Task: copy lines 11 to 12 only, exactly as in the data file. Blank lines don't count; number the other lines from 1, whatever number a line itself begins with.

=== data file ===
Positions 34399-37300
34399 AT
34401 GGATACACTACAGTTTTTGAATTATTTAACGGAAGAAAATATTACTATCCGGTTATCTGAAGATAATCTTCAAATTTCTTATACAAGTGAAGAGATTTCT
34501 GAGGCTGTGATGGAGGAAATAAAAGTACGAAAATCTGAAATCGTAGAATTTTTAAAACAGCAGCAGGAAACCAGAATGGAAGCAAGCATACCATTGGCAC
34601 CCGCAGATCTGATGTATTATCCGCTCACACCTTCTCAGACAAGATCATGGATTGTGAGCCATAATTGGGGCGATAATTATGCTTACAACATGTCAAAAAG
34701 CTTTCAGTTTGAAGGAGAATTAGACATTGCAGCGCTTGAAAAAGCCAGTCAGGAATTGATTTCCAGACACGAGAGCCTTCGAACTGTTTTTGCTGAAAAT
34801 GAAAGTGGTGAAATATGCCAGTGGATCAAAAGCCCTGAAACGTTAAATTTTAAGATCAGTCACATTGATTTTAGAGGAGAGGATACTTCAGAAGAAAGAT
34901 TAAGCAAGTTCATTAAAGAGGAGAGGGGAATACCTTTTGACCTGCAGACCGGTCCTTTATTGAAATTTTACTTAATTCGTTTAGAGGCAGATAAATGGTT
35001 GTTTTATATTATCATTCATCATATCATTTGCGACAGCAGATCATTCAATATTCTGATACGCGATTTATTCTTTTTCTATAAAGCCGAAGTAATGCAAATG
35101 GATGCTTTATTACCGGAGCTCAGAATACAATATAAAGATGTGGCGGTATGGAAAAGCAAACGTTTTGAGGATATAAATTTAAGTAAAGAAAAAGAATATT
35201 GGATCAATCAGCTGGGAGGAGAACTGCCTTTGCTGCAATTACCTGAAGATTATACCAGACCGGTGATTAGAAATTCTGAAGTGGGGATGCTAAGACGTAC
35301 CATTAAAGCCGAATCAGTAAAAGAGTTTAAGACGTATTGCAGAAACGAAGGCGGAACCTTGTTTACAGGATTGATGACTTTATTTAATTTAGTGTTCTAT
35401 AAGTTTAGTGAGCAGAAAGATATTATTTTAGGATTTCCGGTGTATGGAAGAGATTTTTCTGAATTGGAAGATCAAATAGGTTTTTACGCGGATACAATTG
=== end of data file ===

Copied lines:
35201 GGATCAATCAGCTGGGAGGAGAACTGCCTTTGCTGCAATTACCTGAAGATTATACCAGACCGGTGATTAGAAATTCTGAAGTGGGGATGCTAAGACGTAC
35301 CATTAAAGCCGAATCAGTAAAAGAGTTTAAGACGTATTGCAGAAACGAAGGCGGAACCTTGTTTACAGGATTGATGACTTTATTTAATTTAGTGTTCTAT